Is our nation's intractable illegal immigration problem finally, at long last, coming to an end? Of course not. But we haven't seen indications of meaningful action from Washington this promising in a generation -- and possibly ever.

That might seem like a mouthful of hyperbole, but how might one better characterize a near-matching set of proposals -- similarly pragmatic plans from President Obama and an ad hoc U.S. Senate committee -- that just three months ago would have been unthinkable in their agreement?

Obama unveiled a comprehensive plan to address the status of the nation's 11 million undocumented immigrants Tuesday in Las Vegas. It's a plan remarkable in its overall resemblance to the plan unveiled Monday by the bipartisan group of senators, including the man with perhaps the most cross-aisle credibility in the nation on this issue, Sen. Marco Rubio, R-Fla.

"I'm here today," Obama said in announcing his proposal, "because the time has come for common-sense, comprehensive immigration reform."

The day for common-sense, comprehensive immigration reform was long ago, of course, but it only became politically possible after Latino voters turned out decisively for the president last November. Funny how previously unmanageable issues can be managed in the first weeks of a president's second term with national elections in the rearview mirror and the forthcoming stakes increasingly evident as the two parties look ahead.

Both Obama and the group of eight senators have outlined a more direct path to citizenship for many (but not all) illegal immigrants. Both plans tighten border security, toughen the employment verification system and establish a probationary legal status. Applicants would be required to register with the government, undergo a background check, and pay back taxes and a fine. Illegals who have criminal records that go beyond immigration law violations would be deported.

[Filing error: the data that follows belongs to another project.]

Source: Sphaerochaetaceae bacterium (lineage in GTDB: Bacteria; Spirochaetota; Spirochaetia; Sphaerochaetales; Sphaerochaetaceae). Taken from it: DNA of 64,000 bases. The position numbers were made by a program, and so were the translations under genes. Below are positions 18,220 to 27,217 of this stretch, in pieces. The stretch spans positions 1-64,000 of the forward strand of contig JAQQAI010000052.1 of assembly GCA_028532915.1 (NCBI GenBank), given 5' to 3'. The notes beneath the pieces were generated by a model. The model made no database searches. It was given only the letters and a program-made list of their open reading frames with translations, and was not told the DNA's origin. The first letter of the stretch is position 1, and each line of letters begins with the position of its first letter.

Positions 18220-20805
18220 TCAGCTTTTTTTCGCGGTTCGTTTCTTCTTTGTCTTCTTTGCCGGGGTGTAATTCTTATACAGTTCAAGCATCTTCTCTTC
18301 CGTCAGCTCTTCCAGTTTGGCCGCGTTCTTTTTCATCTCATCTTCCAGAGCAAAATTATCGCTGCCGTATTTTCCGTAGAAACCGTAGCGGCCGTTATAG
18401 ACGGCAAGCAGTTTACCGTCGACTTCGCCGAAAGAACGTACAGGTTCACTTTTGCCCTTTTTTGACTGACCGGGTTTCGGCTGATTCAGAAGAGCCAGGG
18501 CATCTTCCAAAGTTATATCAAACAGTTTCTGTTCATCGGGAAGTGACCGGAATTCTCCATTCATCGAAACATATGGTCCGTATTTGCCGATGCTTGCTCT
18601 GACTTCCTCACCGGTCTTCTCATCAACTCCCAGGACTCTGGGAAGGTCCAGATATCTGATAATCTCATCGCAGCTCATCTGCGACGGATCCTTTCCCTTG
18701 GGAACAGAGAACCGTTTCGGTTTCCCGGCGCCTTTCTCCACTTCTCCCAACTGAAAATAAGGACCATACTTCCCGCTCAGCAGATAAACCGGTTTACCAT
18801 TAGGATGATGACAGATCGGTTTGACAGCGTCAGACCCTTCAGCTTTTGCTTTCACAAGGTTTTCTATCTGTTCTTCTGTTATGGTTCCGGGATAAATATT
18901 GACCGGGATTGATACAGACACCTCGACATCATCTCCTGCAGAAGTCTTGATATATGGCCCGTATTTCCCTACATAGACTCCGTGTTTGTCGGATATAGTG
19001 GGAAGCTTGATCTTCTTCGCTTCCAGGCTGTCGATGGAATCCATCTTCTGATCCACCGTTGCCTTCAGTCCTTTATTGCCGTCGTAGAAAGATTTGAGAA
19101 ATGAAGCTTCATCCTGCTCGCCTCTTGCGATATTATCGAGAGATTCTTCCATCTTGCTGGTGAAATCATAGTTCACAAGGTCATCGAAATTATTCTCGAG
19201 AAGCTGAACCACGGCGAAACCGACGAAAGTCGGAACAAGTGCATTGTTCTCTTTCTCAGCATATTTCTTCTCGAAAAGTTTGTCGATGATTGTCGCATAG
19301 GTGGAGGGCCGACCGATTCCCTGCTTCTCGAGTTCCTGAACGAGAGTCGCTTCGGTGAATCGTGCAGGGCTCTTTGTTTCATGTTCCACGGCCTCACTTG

The primary difference between the two proposals is that the senators' plan requires that the U.S. border with Mexico be declared secure before anyone starts distributing citizenship papers. That sounds good in theory. In practice, the 1,969-mile border -- the most frequently crossed international border in the world -- is so vast and foreboding that impenetrability would take decades to achieve, if ever. It can and must be further fortified, however, and both plans specify that that be done.

But progress has already been made at the border: According to the Department of Homeland Security, the number of U.S. Border Patrol officers more than doubled from 10,000 to 21,000 between 2004 and 2012. The portion of the border that has come under "operational control" increased by an average of 126 miles per year between 2005 and 2010. And illegal immigration is way down, although the struggling U.S. economy is a big reason.

Among the proposed solutions we've heard over the past decade, deportation is the least realistic and most expensive with regard to its impact on the economy and immigrant families. The best way to get a handle on who is here illegally -- and isn't that one of the primary objectives of reform? -- is to grant some form of limited amnesty. Many Republicans are now on board with that previously dirty word. Now is the time to accept reality and act.